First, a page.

Smith was promoted to president and chief operating officer in 1994, assuming overall responsibility for domestic and international retail and wholesale operations. And he served as president and CEO from 2000 until his retirement in 2005.
During his years of leadership. Starbucks grew from 45 stores to nearly 10,000 in 33 countries, maintaining an astounding 37 percent annual compound growth rate in revenues, earnings per share and share price.
“Orin was the yin to Howard Schultz’s yang,” says long-time Starbucks associate Anne McGonigle (BA 1985), “He helped turn Starbucks from a handful of Seattle coffee shops into one of the most recognized and respected brands in the world.”
For his part in this, Smith received the Foster School’s Distinguished Leadership Award in 2001 and Harvard Business School’s Alumni Achievement Award in 2002—making him one of only 92 graduates (among approximately 50,000) at the time to have received the school’s highest honor. Institutional Investor named him “Best CEO” in the restaurant category from 2002 to 2004. Businessweek named him one of the “Best CEOs in America” and CEO Magazine named him “Best CEO in the Northwest” in 2004.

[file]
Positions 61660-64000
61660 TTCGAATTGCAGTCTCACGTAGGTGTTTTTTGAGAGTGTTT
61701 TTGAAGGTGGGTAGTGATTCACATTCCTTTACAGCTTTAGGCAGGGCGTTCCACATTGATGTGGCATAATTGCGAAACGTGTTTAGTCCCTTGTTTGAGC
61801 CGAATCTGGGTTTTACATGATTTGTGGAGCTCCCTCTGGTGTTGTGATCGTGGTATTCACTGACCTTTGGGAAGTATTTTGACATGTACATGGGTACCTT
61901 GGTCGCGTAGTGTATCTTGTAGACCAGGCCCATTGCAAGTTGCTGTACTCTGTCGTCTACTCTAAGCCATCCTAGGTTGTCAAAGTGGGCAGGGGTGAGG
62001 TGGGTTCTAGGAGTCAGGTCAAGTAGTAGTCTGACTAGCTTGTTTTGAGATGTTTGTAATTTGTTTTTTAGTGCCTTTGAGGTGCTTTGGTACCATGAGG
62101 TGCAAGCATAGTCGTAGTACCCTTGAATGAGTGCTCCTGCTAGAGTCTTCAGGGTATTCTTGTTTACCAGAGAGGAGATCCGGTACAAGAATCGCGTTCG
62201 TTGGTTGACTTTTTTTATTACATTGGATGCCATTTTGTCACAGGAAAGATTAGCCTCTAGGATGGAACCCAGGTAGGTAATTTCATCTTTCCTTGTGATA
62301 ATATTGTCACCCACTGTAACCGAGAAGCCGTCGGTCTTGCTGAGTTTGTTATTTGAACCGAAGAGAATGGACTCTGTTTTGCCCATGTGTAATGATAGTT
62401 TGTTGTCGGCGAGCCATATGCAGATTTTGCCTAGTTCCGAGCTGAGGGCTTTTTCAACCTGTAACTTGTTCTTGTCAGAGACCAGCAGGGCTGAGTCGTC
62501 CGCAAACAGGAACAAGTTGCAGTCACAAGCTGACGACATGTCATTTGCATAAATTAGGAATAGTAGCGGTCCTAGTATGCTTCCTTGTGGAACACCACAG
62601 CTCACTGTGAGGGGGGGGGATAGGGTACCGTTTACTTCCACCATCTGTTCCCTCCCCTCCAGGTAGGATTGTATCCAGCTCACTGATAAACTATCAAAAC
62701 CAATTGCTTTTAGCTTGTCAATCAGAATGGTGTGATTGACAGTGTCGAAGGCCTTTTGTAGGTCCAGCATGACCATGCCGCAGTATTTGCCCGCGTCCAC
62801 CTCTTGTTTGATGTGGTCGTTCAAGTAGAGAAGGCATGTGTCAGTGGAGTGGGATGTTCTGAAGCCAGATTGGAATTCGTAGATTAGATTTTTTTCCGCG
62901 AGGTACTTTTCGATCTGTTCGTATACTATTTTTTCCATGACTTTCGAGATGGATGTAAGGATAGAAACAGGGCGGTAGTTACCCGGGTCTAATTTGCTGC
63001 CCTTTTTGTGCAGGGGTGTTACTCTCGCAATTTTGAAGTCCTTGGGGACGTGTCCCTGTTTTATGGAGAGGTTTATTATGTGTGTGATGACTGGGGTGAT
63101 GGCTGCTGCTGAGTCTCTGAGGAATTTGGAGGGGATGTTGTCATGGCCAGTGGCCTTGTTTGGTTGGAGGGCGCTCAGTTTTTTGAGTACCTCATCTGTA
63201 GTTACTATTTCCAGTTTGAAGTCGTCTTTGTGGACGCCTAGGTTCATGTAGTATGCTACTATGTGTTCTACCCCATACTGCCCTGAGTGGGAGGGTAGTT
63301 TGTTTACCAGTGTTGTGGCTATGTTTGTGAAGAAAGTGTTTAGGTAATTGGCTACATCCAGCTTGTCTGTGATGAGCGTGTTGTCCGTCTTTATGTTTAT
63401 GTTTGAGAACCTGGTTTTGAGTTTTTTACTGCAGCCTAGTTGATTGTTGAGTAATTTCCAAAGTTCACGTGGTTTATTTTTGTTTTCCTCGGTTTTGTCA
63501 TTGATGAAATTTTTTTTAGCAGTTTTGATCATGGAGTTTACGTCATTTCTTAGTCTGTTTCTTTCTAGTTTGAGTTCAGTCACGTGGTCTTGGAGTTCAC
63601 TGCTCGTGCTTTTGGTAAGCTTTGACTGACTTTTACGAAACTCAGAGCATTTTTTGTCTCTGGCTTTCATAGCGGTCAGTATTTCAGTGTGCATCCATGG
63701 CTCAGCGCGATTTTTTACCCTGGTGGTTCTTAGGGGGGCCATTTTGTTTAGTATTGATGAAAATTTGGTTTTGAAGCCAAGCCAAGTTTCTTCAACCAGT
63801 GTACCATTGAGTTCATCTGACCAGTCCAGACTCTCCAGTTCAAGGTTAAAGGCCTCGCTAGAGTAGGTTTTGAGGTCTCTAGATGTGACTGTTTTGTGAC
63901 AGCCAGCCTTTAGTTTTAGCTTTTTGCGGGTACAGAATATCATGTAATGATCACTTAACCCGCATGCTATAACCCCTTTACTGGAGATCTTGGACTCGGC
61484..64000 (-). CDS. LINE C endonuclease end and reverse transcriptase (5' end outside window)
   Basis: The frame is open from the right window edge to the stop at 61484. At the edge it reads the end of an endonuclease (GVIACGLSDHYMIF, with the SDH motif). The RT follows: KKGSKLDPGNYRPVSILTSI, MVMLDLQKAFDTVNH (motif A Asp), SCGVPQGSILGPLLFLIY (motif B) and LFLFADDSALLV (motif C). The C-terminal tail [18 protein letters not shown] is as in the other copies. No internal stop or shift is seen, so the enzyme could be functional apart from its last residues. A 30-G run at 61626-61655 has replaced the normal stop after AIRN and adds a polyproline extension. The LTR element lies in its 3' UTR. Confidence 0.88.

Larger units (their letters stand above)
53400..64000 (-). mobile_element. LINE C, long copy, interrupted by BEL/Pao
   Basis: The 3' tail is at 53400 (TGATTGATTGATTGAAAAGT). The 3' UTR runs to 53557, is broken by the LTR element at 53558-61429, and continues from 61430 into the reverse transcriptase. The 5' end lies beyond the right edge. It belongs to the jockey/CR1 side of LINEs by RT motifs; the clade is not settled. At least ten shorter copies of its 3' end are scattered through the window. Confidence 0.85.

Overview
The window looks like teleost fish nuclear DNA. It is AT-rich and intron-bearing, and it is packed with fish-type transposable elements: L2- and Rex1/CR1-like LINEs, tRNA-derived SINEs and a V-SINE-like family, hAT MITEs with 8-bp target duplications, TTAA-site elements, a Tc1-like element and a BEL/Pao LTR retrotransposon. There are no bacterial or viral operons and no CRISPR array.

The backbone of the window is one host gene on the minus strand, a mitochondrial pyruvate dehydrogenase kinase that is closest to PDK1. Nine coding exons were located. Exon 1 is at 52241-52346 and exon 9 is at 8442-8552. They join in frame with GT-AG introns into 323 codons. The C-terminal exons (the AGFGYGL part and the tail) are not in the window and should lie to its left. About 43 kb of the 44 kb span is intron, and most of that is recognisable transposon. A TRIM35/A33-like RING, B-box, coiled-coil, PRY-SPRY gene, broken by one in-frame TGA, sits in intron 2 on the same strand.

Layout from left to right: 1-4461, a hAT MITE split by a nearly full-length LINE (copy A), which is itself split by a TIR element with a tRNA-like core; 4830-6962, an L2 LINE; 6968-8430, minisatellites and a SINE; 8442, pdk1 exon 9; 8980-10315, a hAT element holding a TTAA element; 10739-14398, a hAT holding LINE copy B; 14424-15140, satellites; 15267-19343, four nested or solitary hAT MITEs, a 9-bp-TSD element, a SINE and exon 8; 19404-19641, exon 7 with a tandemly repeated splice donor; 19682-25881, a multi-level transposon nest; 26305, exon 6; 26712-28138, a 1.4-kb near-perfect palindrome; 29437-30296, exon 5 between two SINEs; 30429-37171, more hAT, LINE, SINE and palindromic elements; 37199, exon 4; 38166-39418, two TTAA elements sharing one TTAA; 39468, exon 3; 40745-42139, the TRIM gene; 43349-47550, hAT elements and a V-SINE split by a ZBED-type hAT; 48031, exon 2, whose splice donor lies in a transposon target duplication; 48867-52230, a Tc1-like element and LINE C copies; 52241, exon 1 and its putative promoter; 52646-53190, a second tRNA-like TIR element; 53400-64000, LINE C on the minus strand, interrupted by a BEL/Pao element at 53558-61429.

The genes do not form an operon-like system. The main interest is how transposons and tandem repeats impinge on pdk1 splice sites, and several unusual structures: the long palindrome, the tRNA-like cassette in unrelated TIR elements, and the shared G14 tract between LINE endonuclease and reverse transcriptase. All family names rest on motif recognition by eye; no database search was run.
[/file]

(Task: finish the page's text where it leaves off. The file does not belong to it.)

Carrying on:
During Smith’s tenure as CEO, Fortune named Starbucks one of the “10 Most Admired Companies in America” in 2003, 2004 and 2005, and one of the “100 Best Places to Work in America” every year from 2000 to 2005.
These honors recognized not only what the company did with Smith at the helm, but also how they did it.
Starbucks was more than an economic miracle. It was a movement.
Different kind of company